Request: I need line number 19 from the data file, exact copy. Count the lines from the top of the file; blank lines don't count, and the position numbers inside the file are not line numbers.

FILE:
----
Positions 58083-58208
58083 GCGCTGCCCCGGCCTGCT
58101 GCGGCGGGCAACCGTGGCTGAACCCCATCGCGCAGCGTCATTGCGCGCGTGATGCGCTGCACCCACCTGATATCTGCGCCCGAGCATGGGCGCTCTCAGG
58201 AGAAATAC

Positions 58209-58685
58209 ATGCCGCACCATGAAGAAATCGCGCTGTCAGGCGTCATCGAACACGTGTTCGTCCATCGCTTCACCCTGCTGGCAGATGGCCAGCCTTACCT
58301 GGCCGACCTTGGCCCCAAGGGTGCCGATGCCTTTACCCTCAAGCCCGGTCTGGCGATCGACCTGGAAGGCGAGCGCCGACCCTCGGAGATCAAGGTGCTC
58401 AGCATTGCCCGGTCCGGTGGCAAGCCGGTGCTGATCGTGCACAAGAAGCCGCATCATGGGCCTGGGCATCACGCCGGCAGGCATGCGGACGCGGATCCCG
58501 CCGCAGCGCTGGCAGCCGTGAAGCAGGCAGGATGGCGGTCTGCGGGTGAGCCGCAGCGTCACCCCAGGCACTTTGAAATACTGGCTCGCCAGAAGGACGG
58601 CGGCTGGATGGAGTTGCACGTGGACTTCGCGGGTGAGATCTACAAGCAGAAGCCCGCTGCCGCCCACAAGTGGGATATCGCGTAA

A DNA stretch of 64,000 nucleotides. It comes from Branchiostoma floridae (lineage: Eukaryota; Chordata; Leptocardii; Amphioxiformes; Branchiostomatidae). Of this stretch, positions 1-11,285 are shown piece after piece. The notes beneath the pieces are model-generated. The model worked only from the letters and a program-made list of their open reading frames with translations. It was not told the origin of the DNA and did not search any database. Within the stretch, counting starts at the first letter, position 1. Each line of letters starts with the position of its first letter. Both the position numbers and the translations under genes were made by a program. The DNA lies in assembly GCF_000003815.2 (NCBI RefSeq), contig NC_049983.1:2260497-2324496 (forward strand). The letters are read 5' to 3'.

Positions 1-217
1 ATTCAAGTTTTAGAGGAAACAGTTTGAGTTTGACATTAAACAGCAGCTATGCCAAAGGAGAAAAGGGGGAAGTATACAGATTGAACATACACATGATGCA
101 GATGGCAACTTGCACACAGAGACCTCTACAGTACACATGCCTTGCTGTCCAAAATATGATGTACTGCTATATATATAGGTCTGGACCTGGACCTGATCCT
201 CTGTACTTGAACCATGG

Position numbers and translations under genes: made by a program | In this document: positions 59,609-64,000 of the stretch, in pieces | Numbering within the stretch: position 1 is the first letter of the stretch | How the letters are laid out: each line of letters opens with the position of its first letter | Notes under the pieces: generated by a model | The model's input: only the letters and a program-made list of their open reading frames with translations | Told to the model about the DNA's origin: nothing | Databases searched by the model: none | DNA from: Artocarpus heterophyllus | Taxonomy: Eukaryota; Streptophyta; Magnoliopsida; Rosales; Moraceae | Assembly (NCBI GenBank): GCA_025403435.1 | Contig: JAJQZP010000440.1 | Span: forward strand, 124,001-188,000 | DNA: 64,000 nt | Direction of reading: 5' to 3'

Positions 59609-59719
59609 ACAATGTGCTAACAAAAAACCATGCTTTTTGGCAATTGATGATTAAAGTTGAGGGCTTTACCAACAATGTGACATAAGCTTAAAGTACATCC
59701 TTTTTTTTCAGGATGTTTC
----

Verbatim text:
59701 TTTTTTTTCAGGATGTTTC